§ The Minister of Housing and Local Government (Mr. Duncan Sandys)
With permission, Sir, I should like to make an interim statement on local government finance. The Government's review of local authority finance is now far advanced, and I shall be making a full statement after the Recess. Meanwhile, there are, among the problems examined, three which require immediate attention.
The first is the need to adjust the rate contributions from the State-owned gas, electricity and transport industries, so as to offset the loss of revenue which would otherwise be suffered by local authorities as a result of the recent revaluation.
The second problem arises from the fact that the present method of calculating Exchequer equalisation grant takes no account of the relief from rates given to charitable and educational bodies, under the Rating and Valuation Act of 1955. The result has been that certain areas, like Cambridgeshire, where the property occupied by these bodies forms an appreciable proportion of the total rateable value, have been losing substantial amounts of grant to which they would otherwise be entitled.
The third matter concerns the rating of commercial and certain other classes of property.
In December, 1954, I gave an assurance that, as soon as the effects of the revaluation could be fully measured, the Government would review the position and consider whether any changes were necessary.
It is still too soon to get a full and final picture. In any case, since there exists no present-day valuation of houses, it is impossible to say precisely what is a fair distribution of the rate burden between the various classes of property. Nevertheless, sufficient information is now available to show beyond doubt that the recent revaluation has placed an unduly heavy share of the burden upon the occupiers of shops and other commercial property.
In these circumstances, the Government do not feel that it would be equitable to leave the position as it is. They accord- 1472 ingly propose, that, in the current valuation lists, the rateable value of shops, offices and certain miscellaneous property should be reduced by 20 per cent.
A short Bill to deal with the three matters to which I have referred will be introduced tomorrow, and it is proposed that its provisions should take effect as from 1st April next.
§ Mr. Mitchison
Is the right hon. Gentleman aware that after effect has been given to the present proposals, industry will be derated by 75 per cent. and shops and so forth by 20 per cent., and that the result will be a heavier burden for local authorities, which will ultimately have to be borne by the domestic ratepayers, who have other troubles under the Rent Bill? Does the right hon. Gentleman not regard the rerating of industry as a matter quite as urgent as the one which he is now putting forward?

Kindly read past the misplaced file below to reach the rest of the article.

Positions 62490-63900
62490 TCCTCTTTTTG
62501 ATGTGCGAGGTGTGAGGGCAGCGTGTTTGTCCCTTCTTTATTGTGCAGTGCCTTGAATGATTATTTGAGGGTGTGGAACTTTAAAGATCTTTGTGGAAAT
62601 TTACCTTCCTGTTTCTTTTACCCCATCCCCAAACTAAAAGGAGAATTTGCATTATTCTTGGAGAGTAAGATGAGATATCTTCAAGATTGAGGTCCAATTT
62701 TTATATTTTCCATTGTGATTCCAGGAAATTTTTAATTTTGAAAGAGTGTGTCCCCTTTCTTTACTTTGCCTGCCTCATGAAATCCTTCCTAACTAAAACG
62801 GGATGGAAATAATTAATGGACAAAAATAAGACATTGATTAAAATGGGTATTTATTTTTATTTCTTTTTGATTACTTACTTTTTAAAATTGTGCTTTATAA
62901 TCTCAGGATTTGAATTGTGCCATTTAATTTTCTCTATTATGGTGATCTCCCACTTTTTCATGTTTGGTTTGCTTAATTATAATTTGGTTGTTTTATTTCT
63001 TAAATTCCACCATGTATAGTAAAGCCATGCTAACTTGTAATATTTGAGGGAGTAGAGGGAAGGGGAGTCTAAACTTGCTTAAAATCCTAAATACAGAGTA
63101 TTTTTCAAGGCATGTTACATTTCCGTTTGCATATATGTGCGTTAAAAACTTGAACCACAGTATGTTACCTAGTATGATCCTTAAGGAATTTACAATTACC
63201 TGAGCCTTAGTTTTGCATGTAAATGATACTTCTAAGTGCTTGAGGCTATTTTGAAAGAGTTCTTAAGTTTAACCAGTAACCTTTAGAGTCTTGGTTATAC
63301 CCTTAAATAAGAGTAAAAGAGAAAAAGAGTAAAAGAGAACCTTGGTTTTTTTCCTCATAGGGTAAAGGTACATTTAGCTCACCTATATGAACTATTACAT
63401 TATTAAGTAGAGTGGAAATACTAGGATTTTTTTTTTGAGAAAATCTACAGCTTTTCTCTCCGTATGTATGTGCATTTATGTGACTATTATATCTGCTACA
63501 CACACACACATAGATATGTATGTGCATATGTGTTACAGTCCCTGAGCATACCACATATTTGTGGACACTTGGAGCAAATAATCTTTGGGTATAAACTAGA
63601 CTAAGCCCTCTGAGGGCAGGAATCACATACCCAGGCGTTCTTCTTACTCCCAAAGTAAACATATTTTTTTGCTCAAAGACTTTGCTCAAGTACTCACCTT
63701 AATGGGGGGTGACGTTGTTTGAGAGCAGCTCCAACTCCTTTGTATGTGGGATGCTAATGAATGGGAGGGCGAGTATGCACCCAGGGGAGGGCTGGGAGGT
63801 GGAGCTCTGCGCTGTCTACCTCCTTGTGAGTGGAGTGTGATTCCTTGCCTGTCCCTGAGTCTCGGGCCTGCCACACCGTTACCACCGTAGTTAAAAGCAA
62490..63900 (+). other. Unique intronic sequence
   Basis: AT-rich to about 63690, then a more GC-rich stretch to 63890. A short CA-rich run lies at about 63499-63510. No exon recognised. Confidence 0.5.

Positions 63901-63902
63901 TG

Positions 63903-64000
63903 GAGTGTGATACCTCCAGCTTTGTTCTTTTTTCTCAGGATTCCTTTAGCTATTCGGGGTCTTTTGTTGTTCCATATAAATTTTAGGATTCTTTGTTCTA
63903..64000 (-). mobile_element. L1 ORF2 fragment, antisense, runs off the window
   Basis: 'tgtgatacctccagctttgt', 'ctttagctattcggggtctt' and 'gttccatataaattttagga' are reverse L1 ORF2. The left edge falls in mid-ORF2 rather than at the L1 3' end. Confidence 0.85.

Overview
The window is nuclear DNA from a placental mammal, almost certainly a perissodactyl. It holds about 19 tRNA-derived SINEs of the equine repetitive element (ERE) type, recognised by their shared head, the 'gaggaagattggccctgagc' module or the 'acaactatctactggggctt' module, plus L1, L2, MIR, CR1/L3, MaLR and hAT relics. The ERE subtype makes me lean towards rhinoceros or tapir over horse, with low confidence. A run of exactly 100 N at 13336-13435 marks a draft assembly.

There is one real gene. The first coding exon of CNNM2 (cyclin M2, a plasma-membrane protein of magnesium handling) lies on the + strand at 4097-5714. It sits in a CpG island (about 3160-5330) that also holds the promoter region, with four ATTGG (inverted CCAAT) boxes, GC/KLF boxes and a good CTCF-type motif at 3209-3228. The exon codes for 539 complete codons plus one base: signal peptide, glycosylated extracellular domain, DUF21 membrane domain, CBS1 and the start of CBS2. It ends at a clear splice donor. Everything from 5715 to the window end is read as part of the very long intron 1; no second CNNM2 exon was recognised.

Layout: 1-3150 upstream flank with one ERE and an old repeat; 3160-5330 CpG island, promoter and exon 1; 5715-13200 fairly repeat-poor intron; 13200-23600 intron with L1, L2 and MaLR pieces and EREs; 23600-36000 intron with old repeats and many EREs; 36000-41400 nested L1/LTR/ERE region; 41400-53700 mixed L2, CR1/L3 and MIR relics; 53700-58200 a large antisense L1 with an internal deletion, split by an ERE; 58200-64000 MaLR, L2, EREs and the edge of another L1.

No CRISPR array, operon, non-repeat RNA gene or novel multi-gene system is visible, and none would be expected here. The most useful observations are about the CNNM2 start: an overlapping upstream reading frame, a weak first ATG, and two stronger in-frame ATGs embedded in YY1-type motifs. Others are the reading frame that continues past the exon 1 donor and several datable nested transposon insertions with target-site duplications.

Secondly, is the right hon. Gentleman aware that the finances of local authorities sorely need strengthening and not weakening and that, notwithstanding the small concessions he mentioned at the beginning, they are already in grevious difficulties, having regard to the elimination of housing subsidies and the high and increasing rates of interest which they are having to pay on all their borrowings?
If I may give an instance, is the right hon. Gentleman aware that Bristol is now having to halve the number of council houses to be built, to stop altogether mortgages for private buyers, and to reduce, or stop, any improvement grants? Is the Minister not going to make any concession either in regard to housing subsidies or to the rates of interest on corporation borrowing?
§ Mr. Sandys
I will certainly study the statement made by the hon. and learned Gentleman. The major question he raised, that of the derating of industry, is one of the large issues which will be dealt with in the full statement that I have promised after the Christmas Recess.
§ Mr. Page
Is my right hon. Friend aware that many of us will be grateful that he has carried out his undertaking to review the position of the shopkeepers, and that the shopkeepers themselves will be grateful for the reduction of 20 per cent.? My right hon. Friend mentioned 1473 what was to happen to the rate contributions under the pooling schemes. May I ask him whether he has any plan for the proper rating of premises, showrooms, and so on, of the nationalised industries, which have caused us considerable concern as being perhaps unfairly rated?
§ Mr. Sandys
The Government recognise the need for various improvements in the methods of rating the nationalised industries, including the question of the separate rating of showrooms. Since, however, these changes could not reasonably be brought into effect between now and 1st April, they will not be included in this interim Measure, and I shall have more to say about them when I make my full statement after the Recess.
§ Mr. Gibson
May I ask the Minister whether, in view of the proposed reduction of 20 per cent. in the rateable values of shops and business premises, and also because of the fact that the local authorities will still need the same amount of money to run their affairs, he does not agree that this means that a larger share of the local rates will be borne by the householders? In view of that, does he not think it is time that the Government gave serious consideration to providing new sources of revenue for the local authorities, one of which, I suggest, might be a tax on local land values?
Will the Minister make sure that some provision can be made for meeting the difficulties of local authorities in the cost of running their affairs and for relieving the householder a little, instead of imposing on him, as the right hon. Gentleman has been doing recently?